The ruling class in the Balkans was driven mad with fear at the outbreak of the Russian Revolution. Everywhere it hastened to try and placate the peasants by talking in terms of agrarian reform and of division of the big landed estates. In fact a certain amount of reform became inevitable. This reflected itself in the coming into power for the first time of the peasant parties. In Bulgaria Stambuliski became the head of the government. This was called the Green Revolution. But the ruling class used this leftist government to give itself time to prepare a counter-stroke. In 1923 it was ready to move. Its plans coincided with those of Mussolini who had hired the IMRO to assassinate Stambuliski. The army under Tsankov promptly seized control, engendering a civil war.
What attitude did the Bulgarian Communist Party take? It had a long history and its influence was the greatest in the Balkans. But it failed to understand the situation. The Communist Party stated that it was indifferent to this quarrel between different sections of the bourgeoisie. It stood aside while Tsankov seized power. The latter at once proceeded to suppress in bloody fashion both the peasant party and the workers’ party. Leaders were thrown into prison, many murdered outright. Too late the Bulgarian communists realized what was happening. Too late, after the masses had become discouraged, it staged an uprising. This uprising, intended as a signal for the Germans in 1923, became instead the herald of defeat. Hitler today marches into the Balkans as a result.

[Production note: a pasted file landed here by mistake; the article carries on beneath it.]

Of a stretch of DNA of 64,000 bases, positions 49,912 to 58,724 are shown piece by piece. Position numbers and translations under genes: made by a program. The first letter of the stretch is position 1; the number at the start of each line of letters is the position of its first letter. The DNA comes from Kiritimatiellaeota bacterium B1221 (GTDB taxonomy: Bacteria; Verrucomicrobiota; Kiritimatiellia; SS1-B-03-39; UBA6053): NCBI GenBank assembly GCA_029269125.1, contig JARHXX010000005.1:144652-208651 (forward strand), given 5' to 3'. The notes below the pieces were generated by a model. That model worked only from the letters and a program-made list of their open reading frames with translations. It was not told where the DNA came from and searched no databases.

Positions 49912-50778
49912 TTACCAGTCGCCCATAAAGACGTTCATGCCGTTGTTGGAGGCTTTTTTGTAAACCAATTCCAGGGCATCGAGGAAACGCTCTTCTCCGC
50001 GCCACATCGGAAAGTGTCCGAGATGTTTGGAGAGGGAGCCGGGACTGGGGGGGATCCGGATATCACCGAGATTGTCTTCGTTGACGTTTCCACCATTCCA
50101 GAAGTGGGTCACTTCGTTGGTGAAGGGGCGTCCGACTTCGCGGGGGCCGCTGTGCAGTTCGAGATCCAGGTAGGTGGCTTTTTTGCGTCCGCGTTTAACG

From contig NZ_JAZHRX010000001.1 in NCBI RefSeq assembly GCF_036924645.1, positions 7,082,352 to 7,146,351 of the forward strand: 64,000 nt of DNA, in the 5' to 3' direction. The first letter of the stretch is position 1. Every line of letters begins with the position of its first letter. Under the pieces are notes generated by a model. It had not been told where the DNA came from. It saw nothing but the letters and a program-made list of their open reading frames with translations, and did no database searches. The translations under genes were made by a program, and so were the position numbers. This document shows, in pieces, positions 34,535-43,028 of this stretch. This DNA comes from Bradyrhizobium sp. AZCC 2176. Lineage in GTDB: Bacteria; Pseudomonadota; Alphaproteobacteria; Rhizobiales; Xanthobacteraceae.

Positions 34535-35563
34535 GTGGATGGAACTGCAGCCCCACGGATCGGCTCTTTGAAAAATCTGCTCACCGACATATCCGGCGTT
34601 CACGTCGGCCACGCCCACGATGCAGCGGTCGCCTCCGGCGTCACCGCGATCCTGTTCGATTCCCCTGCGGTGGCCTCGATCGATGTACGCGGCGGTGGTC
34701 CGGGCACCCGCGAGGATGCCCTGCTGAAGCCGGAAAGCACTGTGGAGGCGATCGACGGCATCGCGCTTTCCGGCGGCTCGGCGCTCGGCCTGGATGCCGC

It was in the Balkans thereafter that Stalin turned for his peasant allies, like Raditch of Yugoslavia. The Croat Peasant Party of Raditch was the backbone of the so-called Peasant International. But the peasants have no independent policies of their own. They had gravitated towards the proletariat, and in this period Raditch used the Comintern as a red covering to give himself more bargaining power with the bourgeoisie. In 1925 he threw aside the mask and joined a reactionary government under King Alexander. Stalinist policies have been as disastrous in the Balkans as everywhere else. The Balkans presented a number of occasions where a correct policy could have brought about the proletarian revolution supported by the peasants. But Stalin was incapable of directing a revolutionary policy even in Bessarabia, torn from Russia in the period of allied intervention and subjected to the most brutal white terror. Bessarabia had to be won by Stalin, not by a revolution that was perfectly possible, but by a bargain with Hitler that turns sourer every day.
Without the proletarian revolution the Balkan countries can act merely as satellites grouped about the great powers. Their rulers live off the rivalry between these powers. Only the proletarian revolution could bring stability to the Balkans and Europe- The capitalist states of Europe fight now not for their nationality, but to see which of the great powers shall dominate the whole world. Self-determination for small nations is unthinkable while capitalism is dominant in Europe.
In the place of the domination of Europe by an imperialist world power, the workers place on their program the Soviet United States of Europe. Capitalist imperialism poses war as its solution to the Balkan and every other question. The working class poses the social revolution as its solution. But Stalin has long ago discarded the prospect of the Soviet United States of Europe. He thought he could rely on a Balkanized Europe, a whole series of buffer states created by the Allies in the first World War to protect themselves from attack by the defeated nations. Hitler has swept aside these artificial creations, using in the process the very forces of internal corruption and disharmony that should have been made the basis for the success of the proletarian revolution. For the moment, instead of the workers razing the rotten walls between the national states for progressive purposes, Hitler has kicked them down for imperialist purposes.